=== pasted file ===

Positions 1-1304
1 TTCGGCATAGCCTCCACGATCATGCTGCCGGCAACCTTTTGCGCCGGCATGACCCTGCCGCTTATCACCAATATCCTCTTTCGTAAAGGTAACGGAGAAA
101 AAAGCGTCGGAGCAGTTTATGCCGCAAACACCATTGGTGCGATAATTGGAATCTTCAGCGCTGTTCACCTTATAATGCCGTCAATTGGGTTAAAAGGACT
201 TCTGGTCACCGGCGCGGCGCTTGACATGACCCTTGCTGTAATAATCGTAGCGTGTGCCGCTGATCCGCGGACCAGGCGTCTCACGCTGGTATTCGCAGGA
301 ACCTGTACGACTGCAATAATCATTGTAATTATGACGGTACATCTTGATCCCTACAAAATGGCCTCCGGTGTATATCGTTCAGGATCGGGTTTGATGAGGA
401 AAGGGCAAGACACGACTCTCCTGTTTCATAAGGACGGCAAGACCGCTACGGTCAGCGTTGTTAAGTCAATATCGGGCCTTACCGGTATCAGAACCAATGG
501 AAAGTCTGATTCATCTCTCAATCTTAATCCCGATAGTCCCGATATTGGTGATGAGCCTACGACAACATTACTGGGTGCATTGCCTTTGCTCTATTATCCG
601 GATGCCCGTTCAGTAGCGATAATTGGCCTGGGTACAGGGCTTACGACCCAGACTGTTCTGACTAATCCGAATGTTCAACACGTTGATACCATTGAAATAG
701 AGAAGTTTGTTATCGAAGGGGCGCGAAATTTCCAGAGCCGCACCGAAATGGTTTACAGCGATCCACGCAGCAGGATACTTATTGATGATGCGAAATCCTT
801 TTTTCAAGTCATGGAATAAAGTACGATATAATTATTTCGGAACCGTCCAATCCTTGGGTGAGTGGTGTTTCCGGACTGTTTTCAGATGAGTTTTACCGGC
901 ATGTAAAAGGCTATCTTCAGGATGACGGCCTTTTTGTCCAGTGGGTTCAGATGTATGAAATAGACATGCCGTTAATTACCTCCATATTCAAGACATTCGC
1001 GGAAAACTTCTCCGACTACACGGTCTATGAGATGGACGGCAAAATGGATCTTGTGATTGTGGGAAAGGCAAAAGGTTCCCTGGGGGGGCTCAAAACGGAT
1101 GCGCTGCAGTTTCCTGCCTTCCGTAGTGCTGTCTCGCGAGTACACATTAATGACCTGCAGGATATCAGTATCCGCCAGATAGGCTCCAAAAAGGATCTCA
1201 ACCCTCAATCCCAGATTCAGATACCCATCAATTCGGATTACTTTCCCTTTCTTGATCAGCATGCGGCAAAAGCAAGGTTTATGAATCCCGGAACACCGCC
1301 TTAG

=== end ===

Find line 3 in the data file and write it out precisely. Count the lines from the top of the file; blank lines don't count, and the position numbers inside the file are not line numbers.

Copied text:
101 AAAGCGTCGGAGCAGTTTATGCCGCAAACACCATTGGTGCGATAATTGGAATCTTCAGCGCTGTTCACCTTATAATGCCGTCAATTGGGTTAAAAGGACT